him, it is an example of Masads (2007) analysis of queer theorys function as cultural imperialism. Masad (ibid.) draws on Foucaults notion of an incitement to discourse to argue that queer theory and its practitioners the Gay International as he describes it have heterosexualised (ibid., p.188) the Arab world a world that had not subscribed to a heterosexual/homosexual binary through the deployment of the discourse of human rights. His critique also draws attention to and evidences a bias that privileges the experience of male same sex practitioners (ibid., p.174); and while feminine (homo)sexuality is not a concern of Masads critique, it is effectively excluded by the Gay International. Masad argues that queer theory, exemplified by Judith Butler, is informed by an imperialism that drew on notions of civilisation and decadence, and made judgments along the vector of something called sex (ibid., p.7). In his commentary on sex tourism and the ethnopornography of the late nineteenth century and early twentieth century, he demonstrates that what interested Western imperialism was sex between men, and his commentary evidences how todays human rights discourse replicates this interest. Masad describes the Western purveyors of international lesbian and gay politics (ibid., p.40) note the lesbian but, in fact, the product of this incitement of discourse are homosexual men, the male same-sex practitioners who become the object of governmental and journalistic concern. Feminine (homo)sexuality is not produced by queer theory and its practitioners.

It may be argued that within a northern and urban milieu there are greater equalities for homosexuals, that transgressive sexual practices have been incorporated into cultural life and in the service of capital, and that AIDS has lost its mythic status as the gay plague; but has queer discourse petered out in the twenty-first century? Arguably, when considering the position of queer politics in the current political milieu, it is notable that its discourse and activism now give emphasis to the analysis of the regulation of gender, and of sexual and social relations. Butler (2004) describes a New Gender Politics .... a combination of movements concerned with transgender, transsexuality, intersex and their complex relations to feminist and queer theory (ibid., p.4). She writes of the tension between queer theory and both intersex and transsexual activism on the question of sex assignment, and in the same volume draws on Foucault to problematise the regulation of social/sexual relations: civil partnership and gay marriage. Claiming that there is no story 167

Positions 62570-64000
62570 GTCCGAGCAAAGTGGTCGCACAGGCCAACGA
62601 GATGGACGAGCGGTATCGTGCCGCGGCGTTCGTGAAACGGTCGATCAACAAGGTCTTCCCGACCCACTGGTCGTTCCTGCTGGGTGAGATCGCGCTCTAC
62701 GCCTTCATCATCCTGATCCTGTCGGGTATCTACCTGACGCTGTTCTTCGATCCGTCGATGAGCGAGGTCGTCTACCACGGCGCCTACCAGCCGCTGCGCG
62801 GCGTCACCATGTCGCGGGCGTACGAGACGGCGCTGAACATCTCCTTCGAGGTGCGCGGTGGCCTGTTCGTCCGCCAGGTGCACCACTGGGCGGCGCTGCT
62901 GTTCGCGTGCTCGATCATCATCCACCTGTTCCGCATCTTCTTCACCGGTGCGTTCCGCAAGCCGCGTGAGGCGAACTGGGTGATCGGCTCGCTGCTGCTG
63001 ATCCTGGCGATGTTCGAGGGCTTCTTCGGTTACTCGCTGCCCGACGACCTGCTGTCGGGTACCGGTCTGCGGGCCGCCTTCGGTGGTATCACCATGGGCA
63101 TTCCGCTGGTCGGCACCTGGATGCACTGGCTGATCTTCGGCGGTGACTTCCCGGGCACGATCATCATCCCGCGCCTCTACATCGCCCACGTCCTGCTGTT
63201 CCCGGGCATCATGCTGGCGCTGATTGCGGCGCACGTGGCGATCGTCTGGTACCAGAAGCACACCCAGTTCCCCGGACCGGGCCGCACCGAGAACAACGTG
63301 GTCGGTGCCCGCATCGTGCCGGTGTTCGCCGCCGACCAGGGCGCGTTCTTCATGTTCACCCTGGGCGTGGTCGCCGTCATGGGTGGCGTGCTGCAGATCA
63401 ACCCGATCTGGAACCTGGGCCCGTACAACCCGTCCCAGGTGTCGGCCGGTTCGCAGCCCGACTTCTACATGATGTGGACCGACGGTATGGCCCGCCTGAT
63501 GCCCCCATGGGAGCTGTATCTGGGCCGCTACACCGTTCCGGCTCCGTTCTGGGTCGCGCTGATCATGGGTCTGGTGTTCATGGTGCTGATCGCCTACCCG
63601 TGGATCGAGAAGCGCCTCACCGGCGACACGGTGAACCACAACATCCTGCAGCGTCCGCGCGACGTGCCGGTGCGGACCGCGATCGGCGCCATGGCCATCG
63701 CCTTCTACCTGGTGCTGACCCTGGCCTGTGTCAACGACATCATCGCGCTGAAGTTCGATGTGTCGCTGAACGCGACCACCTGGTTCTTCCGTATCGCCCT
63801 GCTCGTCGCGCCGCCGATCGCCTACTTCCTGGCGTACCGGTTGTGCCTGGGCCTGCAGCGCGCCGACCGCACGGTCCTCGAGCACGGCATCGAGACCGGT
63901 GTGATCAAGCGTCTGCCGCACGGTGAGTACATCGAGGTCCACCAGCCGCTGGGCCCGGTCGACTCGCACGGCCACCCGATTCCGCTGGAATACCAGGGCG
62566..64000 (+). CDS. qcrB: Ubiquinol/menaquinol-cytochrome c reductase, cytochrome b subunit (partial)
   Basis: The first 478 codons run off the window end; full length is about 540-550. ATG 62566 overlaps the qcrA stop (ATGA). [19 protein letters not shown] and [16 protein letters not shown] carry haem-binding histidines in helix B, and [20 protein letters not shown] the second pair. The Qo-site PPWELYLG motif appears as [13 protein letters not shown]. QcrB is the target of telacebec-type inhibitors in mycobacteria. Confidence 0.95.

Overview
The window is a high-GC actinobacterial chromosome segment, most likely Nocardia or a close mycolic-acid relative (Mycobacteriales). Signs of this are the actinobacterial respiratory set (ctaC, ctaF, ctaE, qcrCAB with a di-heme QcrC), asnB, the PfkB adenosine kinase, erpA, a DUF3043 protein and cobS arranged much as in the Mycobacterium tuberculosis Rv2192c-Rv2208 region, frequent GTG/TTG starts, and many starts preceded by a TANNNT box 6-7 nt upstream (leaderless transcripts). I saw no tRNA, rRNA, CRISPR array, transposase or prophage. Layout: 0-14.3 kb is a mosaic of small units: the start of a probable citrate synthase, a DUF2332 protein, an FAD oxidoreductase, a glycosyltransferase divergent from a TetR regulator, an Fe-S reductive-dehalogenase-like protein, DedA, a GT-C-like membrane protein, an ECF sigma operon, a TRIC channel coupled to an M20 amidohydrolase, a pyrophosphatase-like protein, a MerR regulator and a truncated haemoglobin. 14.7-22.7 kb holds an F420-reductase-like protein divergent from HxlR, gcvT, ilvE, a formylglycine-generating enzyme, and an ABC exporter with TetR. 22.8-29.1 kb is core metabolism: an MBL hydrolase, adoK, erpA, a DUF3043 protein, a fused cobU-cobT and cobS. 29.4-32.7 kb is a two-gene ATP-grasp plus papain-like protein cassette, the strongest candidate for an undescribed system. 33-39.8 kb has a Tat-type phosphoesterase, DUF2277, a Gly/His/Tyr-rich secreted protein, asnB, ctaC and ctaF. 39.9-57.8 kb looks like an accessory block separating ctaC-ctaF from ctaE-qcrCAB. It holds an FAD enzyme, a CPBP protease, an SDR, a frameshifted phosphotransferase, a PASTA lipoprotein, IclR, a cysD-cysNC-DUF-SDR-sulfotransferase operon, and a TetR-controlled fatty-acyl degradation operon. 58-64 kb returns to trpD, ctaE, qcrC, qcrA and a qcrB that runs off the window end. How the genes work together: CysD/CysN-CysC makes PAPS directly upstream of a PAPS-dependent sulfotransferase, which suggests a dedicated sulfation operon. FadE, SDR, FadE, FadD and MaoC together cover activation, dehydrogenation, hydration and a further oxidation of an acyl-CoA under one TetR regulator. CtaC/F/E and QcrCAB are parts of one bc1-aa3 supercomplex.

to be told about how one moves from feminist to queer to trans. (ibid.), Butler critiques a notion of a progressive, developmental history: [n]one of these stories are in the past; these stories continue to happen in simultaneous and overlapping ways as we tell them. They happen, in part, through the complex ways they are taken up by each of these movements and rhetorical practises (ibid.). In this reading, queer theory is still placed within the academy and still informs political activism. Others, most particularly Halperin (1995), have argued that queer theory has been coopted, transformed into an unproblematic, substantive designation for a determinate subfield of academic practice queer theory seems to have forfeited, in this process, much of its political utility (ibid., p.113). And although there is an inevitability in this co -option since co-option is inscribed in a process of struggle (Foucault 1975, cited in Halperin ibid., p.114) Halperin implies that queer politics has failed to pay heed to a Foucauldian praxis, which refuses to codify practices of resistance while adopting a hyper and pessimistic activism (ibid., pp.112-114). Merck (2005, p.187) draws attention to the fact that it is already customary to predict the demise of queer theory, although this demise is always postponed. And although the texts investigated in this chapter are necessarily selective, the ongoing engagement between psychoanalysis and queer theory is evidenced by a growing body of literature 74. Psychoanalysis interest in queer theory is one that appears to transcend its different schools, notwithstanding that queer theory may be seen to provide another vehicle on which their conceptual and political differences can be elaborated. For example, some, like, Dean and Lane (2000), avow Lacanian psychoanalysis; others, like Eeva-Jalas (2002) and Layton (2004), suggest instead that the school best placed to take the insights of queer theory forward into the clinic is the relational one. Thus, there is no evidence that queer theory has petered out. Peter, an English euphemism for penis the metaphoric phallus of psychoanalysis will always be current.

Foucault, and his historical analyses of the variable constructions of sex and sexuality, provides queer theory with its primary theoretical framework. The influence of his work in queer theory has been and can be variously explained, but his interventions regarding disenfranchised and marginalised groups prisoners, the mentally ill and, importantly,

A most recent example being Watsons (2009) call for papers for publication.